http://www.cdc.gov/motorvehiclesafety/older_adult_drivers/adult-drivers_factsheet.html

  27. 27
    mike says:

    Interesting take here on price appreciation from Calculated Risk. This seems to be in line with my earlier assertion that Seattle (city anyway) could again see low double digit appreciation in 2014. My own observation is that this is going to be a year where we see a lot of $550K fixers sold in the core North Seattle neighborhoods.

    “There is still no clear evidence of a slowdown in price increases yet.”

    Read more at http://www.calculatedriskblog.com/2014/04/fnc-residential-property-values.html#udshvB40FA6V0zEg.99

    http://www.calculatedriskblog.com/2014/04/fnc-residential-property-values.html

  28. 28
    David B. says:

    RE: softwarengineer @ 24 – How is my point any more “discrimination hogwash” than yours about many elderly people having difficulty walking appreciable distances?

  29. 29
    boater says:

    RE: David B. @ 28
    Please don’t feed the trolls.

  30. 30
  31. 31
    ChrisM says:

    RE: softwarengineer @ 24 – “Folks up to 70 and Even 80 May have slower reaction times, but FAR more experience driving and yes, better driving records generally than most. Ask any insurance company. ”

    Given that I work for an insurance company I’m reluctant to provide a definitive answer (since I in no way speak for any insurance company), but one can read:
    http://usatoday30.usatoday.com/news/nation/2007-05-02-older-drivers-usat1a_N.htm?csp=34

    which states “Fatality rates for drivers begin to climb after age 65, according to a recent study by Carnegie Mellon University in Pittsburgh and the AAA Foundation for Traffic Safety, based on data from 1999-2004. From ages 75 to 84, the rate of about three deaths per 100 million miles driven is equal to the death rate of teenage drivers. For drivers 85 and older, the fatality rate skyrockets to nearly four times higher than that for teens.”

    “Interesting” that if you search aaa.com for that same quote you only get platitudes about danger signs for senior drivers.

    Obviously we should be screening older drivers in the same way we do teen-age drivers – both have significant impediments to safe driving, but the seniors turn out the vote better and have more money, so corrupt institutions like aaa and aarp are happy to run interference for the incompetent aged drivers.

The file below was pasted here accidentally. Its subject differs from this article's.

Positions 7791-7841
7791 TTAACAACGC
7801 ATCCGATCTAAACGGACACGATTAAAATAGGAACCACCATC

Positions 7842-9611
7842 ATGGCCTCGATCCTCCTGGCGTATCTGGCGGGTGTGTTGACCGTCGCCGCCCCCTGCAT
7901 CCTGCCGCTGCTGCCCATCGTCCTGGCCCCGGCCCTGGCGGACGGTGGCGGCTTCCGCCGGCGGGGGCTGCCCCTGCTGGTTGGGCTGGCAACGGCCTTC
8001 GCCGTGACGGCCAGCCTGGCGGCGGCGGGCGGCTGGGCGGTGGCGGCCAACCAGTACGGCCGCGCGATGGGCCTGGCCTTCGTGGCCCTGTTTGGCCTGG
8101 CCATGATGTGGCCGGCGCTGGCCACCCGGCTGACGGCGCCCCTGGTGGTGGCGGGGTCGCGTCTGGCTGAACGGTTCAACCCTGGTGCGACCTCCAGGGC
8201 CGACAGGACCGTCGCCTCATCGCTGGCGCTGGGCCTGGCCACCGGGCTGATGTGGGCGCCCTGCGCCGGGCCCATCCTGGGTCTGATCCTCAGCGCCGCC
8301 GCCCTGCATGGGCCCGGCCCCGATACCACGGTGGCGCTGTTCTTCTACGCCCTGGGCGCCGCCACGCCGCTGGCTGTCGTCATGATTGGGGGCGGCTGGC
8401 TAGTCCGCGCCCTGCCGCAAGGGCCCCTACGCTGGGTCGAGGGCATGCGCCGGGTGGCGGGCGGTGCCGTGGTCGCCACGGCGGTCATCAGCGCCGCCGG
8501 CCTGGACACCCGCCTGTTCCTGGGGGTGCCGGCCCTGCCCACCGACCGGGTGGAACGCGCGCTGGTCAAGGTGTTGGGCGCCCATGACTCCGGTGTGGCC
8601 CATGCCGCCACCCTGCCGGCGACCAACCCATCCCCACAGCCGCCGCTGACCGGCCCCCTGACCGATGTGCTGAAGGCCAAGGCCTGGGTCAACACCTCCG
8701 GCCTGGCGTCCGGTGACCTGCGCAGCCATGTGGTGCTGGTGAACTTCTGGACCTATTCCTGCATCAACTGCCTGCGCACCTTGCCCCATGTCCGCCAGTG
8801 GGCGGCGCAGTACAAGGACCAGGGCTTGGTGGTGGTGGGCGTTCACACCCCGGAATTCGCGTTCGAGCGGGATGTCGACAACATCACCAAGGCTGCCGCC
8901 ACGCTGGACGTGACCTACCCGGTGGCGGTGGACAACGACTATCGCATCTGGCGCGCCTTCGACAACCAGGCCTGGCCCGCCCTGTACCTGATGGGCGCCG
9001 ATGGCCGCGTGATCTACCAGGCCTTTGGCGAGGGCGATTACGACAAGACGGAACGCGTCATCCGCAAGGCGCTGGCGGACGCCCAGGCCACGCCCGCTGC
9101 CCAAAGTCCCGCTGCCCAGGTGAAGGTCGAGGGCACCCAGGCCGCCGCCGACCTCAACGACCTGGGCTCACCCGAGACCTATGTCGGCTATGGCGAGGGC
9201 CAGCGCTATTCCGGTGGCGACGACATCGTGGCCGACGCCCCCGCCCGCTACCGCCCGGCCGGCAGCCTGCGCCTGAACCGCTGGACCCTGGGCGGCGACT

32. 32

    RE: ChrisM @ 31
    So I guess we don’t want to encourage seniors to learn how to text?

  33. 33
    Erik says:

    I don’t have a problem with old people. I have a problem with old people that quit learning and and bettering themselves. When I get old, I will for sure go back to school.

  34. 34
    Erik says:

    Swe is old and he continues learning and taking in new information. That is great! Good on him.

  35. 35

    By Erik @ 33:

    I don’t have a problem with old people. I have a problem with old people that quit learning and and bettering themselves. When I get old, I will for sure go back to school.

    And you’ll take the bus there, right?

  36. 36

    By Erik @ 34:

    Swe is old and he continues learning and taking in new information. That is great! Good on him.

    It’s interesting how our definitions of “old” evolve. When I was a kid, I thought people who were in their 30’s were ancient. When I was in my 30’s, I thought people in their 50’s were fossils, dinosaurs. Now I’m in my 50’s. I may be old, but I sure as helh ain’t mature. People in their 90’s are old. If you ask me that when I’m in my 90’s, provided I’m still around, I’ll tell you that you need to be 100 to be old, if I remember the question.

  37. 37
    Blurtman says:

    RE: Ira Sacharoff @ 36 – Growing old is inevitable. But if possible, growing old gracefully would be a good thing. Maybe like Clint Eastwood. Marry a hottie Latina and have kids when you are 70. Or drive absurdly expensive cars badly. Having money helps, but living well is best.

  38. 38
    Peter Witting says:

    RE: softwarengineer @ 24

    “Old-old” people are a flat-out hazard on the road!